This book examines how the working-class people are portrayed in the British cinema. One objective of this work is to take a modest step in redressing the balance by considering the popularity of the films discussed. A second objective is to demonstrate how film might be used by disciplines whose practitioners often display scant interest in its possibilities. The third objective is to consider what films can contribute to the debate on the consequences of war. A final objective is to test received opinion. The book discusses a five-dimensional model for examining images of the working class in films. These are: place in the authority structure; cohesion/fragmentation within the working-class community; internalised values; the built environment; and personal signifiers of class, notably speech, hairstyles and clothing. It deals with the war films that were made in the context working class community, and discusses The Way to the Stars, The Hasty Heart, and Wooden Horse. With the approach of war in the late 1930s, changes in censorship allowed industrial disputes to be portrayed on British screens for the first time. The working class community was portrayed in It Always Rains on Sunday to better effect as compared to Passport to Pímlíco. Three groups of criminals make regular appearances in postwar British films: spivs, who are black market traders; those have served in the forces; and career criminals. The book also deals with several British films in the postwar years focusing on dance hall, namely, Floodtide, Waterloo Road, and Dance Hall.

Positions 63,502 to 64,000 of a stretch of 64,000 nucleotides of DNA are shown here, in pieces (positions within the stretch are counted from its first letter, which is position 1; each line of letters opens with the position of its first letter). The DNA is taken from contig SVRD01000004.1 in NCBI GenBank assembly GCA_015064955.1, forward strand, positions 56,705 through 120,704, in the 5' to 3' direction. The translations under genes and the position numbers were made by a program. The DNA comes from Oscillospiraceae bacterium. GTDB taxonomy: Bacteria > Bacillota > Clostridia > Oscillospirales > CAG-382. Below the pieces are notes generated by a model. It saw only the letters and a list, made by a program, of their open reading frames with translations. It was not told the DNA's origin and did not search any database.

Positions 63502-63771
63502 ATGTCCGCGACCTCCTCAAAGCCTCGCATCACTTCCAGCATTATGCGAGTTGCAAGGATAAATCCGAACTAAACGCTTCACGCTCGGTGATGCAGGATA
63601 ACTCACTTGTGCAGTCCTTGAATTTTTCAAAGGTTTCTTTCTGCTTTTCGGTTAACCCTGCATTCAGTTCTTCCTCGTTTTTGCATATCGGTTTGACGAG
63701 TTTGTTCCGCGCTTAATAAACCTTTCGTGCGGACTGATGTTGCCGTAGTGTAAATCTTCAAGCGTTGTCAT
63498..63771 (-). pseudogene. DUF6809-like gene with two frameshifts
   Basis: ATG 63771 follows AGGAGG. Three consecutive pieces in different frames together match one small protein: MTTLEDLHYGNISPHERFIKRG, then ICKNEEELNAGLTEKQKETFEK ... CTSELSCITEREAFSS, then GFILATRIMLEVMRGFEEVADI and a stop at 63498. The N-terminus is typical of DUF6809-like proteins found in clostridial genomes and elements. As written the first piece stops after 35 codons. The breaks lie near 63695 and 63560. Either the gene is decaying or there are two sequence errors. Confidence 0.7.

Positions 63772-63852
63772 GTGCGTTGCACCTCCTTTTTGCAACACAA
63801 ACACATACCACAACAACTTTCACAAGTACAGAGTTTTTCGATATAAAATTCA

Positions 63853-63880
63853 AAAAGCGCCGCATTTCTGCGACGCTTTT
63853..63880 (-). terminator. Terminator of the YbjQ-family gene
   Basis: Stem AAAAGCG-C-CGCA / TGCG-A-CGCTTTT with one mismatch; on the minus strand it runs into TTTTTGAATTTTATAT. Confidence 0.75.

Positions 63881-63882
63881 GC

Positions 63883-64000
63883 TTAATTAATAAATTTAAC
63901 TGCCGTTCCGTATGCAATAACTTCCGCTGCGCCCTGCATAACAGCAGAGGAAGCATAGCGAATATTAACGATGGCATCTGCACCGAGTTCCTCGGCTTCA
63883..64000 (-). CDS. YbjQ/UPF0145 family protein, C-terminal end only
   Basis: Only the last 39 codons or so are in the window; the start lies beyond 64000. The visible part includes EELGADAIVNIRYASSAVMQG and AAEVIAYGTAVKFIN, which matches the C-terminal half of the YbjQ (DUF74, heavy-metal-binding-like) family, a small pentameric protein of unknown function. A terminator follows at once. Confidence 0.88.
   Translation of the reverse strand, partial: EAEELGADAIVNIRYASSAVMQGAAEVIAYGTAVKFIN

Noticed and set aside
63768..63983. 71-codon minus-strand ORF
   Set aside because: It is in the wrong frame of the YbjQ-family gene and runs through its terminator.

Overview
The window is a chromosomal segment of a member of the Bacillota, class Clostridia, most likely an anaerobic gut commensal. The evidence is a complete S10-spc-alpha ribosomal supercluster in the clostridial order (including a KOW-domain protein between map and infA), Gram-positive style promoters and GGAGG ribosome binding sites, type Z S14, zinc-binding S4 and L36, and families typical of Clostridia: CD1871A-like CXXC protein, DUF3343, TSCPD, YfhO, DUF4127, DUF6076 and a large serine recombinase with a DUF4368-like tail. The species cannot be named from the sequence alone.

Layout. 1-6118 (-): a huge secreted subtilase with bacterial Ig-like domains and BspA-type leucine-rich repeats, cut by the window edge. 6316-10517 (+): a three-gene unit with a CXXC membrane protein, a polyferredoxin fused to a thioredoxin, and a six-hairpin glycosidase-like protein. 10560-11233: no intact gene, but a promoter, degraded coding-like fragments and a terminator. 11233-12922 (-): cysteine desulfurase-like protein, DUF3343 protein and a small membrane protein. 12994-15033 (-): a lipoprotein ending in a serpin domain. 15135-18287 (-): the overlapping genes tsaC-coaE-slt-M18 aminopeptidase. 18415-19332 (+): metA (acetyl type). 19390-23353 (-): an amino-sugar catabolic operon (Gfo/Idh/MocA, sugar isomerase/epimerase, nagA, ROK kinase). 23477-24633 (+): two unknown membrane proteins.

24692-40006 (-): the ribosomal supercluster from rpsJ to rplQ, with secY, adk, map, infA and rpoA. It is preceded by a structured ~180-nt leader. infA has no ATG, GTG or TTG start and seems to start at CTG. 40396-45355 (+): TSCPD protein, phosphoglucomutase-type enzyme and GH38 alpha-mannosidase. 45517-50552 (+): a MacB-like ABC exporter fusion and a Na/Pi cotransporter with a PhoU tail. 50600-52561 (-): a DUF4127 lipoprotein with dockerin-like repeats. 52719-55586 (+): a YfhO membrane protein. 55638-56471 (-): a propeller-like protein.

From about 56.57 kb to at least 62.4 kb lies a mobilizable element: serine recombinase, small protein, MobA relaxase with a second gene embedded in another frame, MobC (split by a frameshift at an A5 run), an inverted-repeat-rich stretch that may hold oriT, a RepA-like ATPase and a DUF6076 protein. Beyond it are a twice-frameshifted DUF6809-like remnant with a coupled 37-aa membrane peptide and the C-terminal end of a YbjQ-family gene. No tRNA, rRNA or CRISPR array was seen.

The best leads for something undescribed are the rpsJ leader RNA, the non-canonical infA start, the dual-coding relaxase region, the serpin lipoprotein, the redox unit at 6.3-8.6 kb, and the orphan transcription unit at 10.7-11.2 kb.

Four Decisive Challenges Confronting Humanitarian Innovation
Gerard Finnigan and Otto Farkas
Smith , M.
Guth , S.
et al . ( 2017 ),
‘ Climate Change and Global Food Systems: Potential